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Saudi Journal of Kidney Diseases and Transplantation
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Year : 2018  |  Volume : 29  |  Issue : 2  |  Page : 326-331
Complementary bodybuilding: A potential risk for permanent kidney disease

1 Department of Medicine, Faculty of Medicine, Kuwait University, Safat, Kuwait
2 Department of Medicine, Al-Amiri Hospital, Kuwait City, Kuwait
3 Department of Histopathology, Al-Amiri Hospital, Kuwait City, Kuwait

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Date of Web Publication10-Apr-2018


We report our experience of renal disease associated with bodybuilders who had been on high-protein diet, anabolic androgenic steroids (AASs), and growth hormone (GH) for years. A total of 22 adult males who volunteered information about use of high protein diet and AAS or GH were seen over a six-year period with renal disease. Kidney biopsy revealed focal segmental glomerulosclerosis (FSGS) in eight, nephroangiosclerosis in four, chronic interstitial nephritis in three, acute interstitial nephritis in two, nephrocalcinosis with chronic interstitial nephritis in two, and single patients with membranous glomerulopathy, crescentic glomerulopathy, and sclerosing glomerulonephritis. Patients with FSGS had a longer duration of exposure, late presentation, and worse prognosis. Those with interstitial disease had shorter exposure time and earlier presentation and had improved or stabilized after discontinuation of their practice. There is a need for health education for athletes and bodybuilders to inform them about the risks of renal disease involved with the use of high-protein diet, AAS, and GH.

How to cite this article:
El-Reshaid W, El-Reshaid K, Al-Bader S, Ramadan A, Madda JP. Complementary bodybuilding: A potential risk for permanent kidney disease. Saudi J Kidney Dis Transpl 2018;29:326-31

How to cite this URL:
El-Reshaid W, El-Reshaid K, Al-Bader S, Ramadan A, Madda JP. Complementary bodybuilding: A potential risk for permanent kidney disease. Saudi J Kidney Dis Transpl [serial online] 2018 [cited 2020 Jun 6];29:326-31. Available from: http://www.sjkdt.org/text.asp?2018/29/2/326/229269

   Introduction Top

Anabolic androgenic steroids (AASs) and growth hormone (GH) have been used by professional athletes and elite bodybuilders since the 1930s due to their enhancing effects on muscle growth.[1] This pattern of practice spread in the last three decades to a much larger number of noncompetitive athletes in the general population who sought more masculine physique. The use of these substances is neither supervised nor recommended by physicians. Therefore, they are internationally banned and their intake is considered abuse. Their side effects are serious and include hypertension, accelerated atherosclerosis, reduced fertility, liver toxicity, and suppression of immune system.[2] Mood changes with the use of AAS are common and vary from aggression and violence to different pattern of impulsive behavior.[3] The abuse of these substances is common worldwide and still ongoing due to cultural and social understanding of muscular male built.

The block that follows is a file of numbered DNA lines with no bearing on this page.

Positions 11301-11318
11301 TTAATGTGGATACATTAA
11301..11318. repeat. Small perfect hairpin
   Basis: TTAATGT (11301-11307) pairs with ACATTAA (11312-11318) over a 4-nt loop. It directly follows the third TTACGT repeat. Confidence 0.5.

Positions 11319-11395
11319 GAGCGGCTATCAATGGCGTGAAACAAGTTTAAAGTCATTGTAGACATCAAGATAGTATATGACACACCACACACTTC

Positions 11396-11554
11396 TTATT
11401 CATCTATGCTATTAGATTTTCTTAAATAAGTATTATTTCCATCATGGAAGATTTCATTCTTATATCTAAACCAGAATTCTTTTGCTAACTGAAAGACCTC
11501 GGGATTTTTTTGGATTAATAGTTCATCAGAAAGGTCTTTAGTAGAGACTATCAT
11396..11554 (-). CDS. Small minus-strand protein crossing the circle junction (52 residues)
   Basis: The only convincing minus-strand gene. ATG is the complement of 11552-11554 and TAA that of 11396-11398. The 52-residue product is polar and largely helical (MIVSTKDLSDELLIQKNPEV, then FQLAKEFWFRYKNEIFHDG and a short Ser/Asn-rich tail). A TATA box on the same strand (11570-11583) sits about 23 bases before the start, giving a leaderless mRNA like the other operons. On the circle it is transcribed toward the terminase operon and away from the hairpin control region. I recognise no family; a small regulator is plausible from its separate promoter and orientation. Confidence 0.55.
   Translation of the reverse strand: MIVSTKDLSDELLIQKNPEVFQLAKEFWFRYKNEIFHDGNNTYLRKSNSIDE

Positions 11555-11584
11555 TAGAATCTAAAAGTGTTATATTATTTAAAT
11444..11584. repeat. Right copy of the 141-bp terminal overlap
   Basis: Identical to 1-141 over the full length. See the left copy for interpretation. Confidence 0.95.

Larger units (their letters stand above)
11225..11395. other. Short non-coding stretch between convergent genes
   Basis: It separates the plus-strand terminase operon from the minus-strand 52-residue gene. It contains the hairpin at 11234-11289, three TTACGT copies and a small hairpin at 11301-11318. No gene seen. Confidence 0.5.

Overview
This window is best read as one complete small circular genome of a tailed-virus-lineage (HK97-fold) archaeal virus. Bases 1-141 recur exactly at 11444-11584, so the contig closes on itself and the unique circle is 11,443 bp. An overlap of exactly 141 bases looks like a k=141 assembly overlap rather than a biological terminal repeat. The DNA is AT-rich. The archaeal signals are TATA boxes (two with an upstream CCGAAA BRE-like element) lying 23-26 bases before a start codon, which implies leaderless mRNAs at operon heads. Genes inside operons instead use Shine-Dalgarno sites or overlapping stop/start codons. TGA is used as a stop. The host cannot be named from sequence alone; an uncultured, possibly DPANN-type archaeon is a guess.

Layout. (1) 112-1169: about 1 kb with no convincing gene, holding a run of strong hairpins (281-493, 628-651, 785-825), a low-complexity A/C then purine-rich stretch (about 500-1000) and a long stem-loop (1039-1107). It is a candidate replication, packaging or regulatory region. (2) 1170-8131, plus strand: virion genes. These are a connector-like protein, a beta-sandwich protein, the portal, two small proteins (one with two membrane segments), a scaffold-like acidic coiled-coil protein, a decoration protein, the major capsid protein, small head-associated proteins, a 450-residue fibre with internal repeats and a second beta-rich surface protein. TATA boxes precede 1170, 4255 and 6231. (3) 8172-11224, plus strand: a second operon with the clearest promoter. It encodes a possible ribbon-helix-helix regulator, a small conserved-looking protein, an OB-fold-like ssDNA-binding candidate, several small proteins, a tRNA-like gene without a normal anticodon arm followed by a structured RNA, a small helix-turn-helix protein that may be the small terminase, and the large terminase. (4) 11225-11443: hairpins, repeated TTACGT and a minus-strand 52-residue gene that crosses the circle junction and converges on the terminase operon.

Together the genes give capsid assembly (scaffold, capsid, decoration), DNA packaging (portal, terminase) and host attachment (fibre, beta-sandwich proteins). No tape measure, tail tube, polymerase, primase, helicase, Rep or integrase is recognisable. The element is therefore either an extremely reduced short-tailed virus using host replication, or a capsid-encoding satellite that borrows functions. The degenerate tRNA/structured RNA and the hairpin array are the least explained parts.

Glomerular changes of focal segmental glomerulosclerosis (FSGS) and electrolyte imbalance have been reported in professional body-builders.[4],[5],[6] In this prospective study, we present the renal outcome in 22 patients who presented with renal disease associated with use of AAS and GH over a six-year period.

   Patients and Population Top

Study design

This is a prospective study that included all bodybuilders who were referred to nephrology unit at Al-Amiri Hospital in the period from January 2011 to December 2016 with impaired renal function or proteinuria and/or hematuria. All patients had been on high-protein diet (20–30 g/kg/day) and multiple AASs, especially testosterone injections up to 250 mg/day intramuscularly in addition to GH on average of 100 mg/day. All had normal serum complements, and the screening revealed negative antinuclear antibody, antineutrophil cytoplasmic antibody, antiglomerular basement membrane antibodies, IgA level, and hepatitis B and C serology before inclusion into the study. They were all subjected to kidney biopsy, after informed consent, to define their underlying renal disease and prognosis. Patients were subjected to a kidney biopsy to define their kidney disease and its prognosis. For analytical purposes, they were then divided into three main groups according to the biopsy result: FSGS, nephroangiosclerosis, and interstitial nephritis.

Subsequently, they were instructed to adhere to low-protein (0.4 g/kg/day/) diet, avoid AAS, GH and nonsteroidal anti-inflammatory drugs (NSAIDs), and were treated with angiotensinconverting enzyme or angiotensin-receptor antagonists.

   Statistical Analysis Top

Analysis of data was performed using the Statistical Package for the Social Sciences (SPSS) version 20.0 for Windows (SPSS Inc., Chicago, IL, USA). P value of <0.05 was used as the cutoff level for significance. Variables are expressed as mean ± standard deviation (SD) unless otherwise specified. However, since the duration of exposure and treatment were not normally distributed, they were expressed as a median and interquartile range. ANOVA with repeated measures was used to compare the age among the groups while Kruskal–Wallis test was used for the duration of exposure and treatment.

   Results Top